NAfter the ailing energy company Uniper applied for state aid, Chancellor Olaf Scholz (SPD) pledged his support in Munich. “We made a political decision that we will help Uniper,” he said. The company, its employees and the population could rely on the federal government. The Chancellor did not comment on the details of possible state aid: “We will discuss the specific path with the company.”
Scholz thus met a demand from industry and trade to ensure the most stable gas supply possible. Nevertheless, the German economy is worried about its international competitiveness. “The past and current crises have ruthlessly exposed the weaknesses and the need to catch up in Germany and Europe,” said a joint statement by the four major business associations at the meeting with Chancellor Scholz at the Munich Crafts Fair. Competitiveness and innovative strength must be strengthened, resilience increased, independence in supply chains and energy supply ensured. “Securing a stable gas supply is currently a top priority,” emphasized the industry association BDI, the employers’ associations (BDA), the Association of Chambers of Industry and Commerce (DIHK) and the Central Association of German Crafts and Trades (ZDH).
Energy security was just one of several demands made by the host trades president, Hans Peter Wollseifer, and his colleagues Siegfried Russwurm (BDI), Rainer Dulga (BDA) and Peter Adrian (DIHK). The four of them pushed for the planning and approval processes for infrastructure, buildings and technical systems to be drastically reduced to just a few months. The previous procedures lasted several years or even decades. “Ambitious goals of climate protection or digitization remain unattainable,” it said. In addition, the shortage of workers and skilled workers has become a brake on growth.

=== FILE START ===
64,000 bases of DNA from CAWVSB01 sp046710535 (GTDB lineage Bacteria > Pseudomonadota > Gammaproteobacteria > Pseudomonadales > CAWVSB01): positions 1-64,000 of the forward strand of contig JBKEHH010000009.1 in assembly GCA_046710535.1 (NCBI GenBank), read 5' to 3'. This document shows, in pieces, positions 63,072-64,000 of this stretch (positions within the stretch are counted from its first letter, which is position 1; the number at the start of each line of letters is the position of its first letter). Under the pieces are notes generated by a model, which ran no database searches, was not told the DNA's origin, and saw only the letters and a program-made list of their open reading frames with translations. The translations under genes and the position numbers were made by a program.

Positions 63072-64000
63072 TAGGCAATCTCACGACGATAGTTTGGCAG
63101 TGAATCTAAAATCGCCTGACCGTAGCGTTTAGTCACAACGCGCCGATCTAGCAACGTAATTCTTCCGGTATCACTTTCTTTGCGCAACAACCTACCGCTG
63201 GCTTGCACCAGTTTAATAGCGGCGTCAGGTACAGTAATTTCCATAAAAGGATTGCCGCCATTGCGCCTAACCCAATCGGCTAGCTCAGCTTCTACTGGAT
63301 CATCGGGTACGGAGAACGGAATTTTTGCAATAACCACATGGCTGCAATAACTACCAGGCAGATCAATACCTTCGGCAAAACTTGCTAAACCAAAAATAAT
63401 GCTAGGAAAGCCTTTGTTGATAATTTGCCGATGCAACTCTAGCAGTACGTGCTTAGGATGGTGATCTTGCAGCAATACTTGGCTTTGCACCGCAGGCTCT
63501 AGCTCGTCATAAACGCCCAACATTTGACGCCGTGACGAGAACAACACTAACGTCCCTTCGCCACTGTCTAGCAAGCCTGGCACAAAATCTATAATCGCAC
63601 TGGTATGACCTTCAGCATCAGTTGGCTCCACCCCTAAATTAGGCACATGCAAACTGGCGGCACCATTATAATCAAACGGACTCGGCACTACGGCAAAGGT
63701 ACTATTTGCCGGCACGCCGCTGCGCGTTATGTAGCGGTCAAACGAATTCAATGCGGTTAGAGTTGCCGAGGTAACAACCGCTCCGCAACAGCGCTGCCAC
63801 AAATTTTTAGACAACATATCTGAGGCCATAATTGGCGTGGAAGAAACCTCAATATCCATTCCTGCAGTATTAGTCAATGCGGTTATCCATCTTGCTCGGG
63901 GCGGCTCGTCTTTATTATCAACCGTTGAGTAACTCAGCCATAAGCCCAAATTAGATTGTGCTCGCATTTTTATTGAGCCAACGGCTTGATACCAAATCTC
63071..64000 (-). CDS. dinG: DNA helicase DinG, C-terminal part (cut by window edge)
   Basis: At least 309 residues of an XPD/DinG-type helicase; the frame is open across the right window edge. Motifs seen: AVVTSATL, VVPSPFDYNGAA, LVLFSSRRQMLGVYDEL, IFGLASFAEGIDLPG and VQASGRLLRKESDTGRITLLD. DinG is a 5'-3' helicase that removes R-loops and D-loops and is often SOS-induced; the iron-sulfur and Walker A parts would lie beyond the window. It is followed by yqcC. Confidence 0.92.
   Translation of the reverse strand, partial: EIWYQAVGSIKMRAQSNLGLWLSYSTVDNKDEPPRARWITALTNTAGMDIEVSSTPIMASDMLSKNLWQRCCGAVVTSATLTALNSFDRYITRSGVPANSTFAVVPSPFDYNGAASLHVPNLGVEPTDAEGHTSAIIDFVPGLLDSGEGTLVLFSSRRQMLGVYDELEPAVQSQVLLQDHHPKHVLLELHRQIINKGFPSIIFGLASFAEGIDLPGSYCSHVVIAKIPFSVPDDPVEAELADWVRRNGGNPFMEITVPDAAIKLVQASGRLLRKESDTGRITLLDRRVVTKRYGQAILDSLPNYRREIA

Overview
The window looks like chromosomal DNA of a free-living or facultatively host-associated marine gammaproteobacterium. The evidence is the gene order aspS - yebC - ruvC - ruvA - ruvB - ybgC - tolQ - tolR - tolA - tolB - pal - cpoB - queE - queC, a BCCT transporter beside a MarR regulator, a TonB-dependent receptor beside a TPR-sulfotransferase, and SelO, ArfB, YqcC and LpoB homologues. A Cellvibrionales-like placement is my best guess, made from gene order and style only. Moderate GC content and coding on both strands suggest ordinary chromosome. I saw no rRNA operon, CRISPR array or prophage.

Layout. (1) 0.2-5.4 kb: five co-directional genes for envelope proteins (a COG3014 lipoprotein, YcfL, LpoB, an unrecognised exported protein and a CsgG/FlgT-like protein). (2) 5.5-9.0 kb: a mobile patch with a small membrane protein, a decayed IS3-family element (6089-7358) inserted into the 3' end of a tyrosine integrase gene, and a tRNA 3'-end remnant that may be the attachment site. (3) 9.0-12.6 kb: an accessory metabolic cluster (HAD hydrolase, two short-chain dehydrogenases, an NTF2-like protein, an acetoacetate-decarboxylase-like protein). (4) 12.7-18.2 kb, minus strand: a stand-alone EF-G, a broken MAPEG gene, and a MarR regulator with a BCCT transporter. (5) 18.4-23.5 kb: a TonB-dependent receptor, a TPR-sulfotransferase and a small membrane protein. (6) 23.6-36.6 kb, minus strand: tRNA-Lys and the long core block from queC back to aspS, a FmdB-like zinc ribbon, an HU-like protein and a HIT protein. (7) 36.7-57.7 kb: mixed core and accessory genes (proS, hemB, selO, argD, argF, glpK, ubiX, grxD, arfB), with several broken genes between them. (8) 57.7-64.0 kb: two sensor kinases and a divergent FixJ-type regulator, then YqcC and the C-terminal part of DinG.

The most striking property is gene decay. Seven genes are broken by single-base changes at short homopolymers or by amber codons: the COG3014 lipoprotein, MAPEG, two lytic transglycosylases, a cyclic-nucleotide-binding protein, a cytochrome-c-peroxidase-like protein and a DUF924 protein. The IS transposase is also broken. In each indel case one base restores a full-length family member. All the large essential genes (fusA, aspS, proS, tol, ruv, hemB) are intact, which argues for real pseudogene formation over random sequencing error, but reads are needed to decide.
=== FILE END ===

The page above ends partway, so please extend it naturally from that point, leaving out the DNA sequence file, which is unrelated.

It was the usual ritual at the International Crafts Fair in Munich. At top-level talks with the Federal Chancellor, the German economy regularly addresses its demands in a concise tone. Then, after a public photo session and a good hour-long discussion behind closed doors, the presidents of the four leading associations appear in front of the press in the Munich exhibition hall with their interlocutor. For more than ten years, Chancellor Angela Merkel spoke at the trade fair about economic, social and educational policy issues. Because of the corona pandemic, the top-level talks in Munich were canceled in 2020 and 2021. For Merkel’s successor, Scholz, it was the first meeting with representatives of medium-sized industrial companies and trades at the Munich trade fair.
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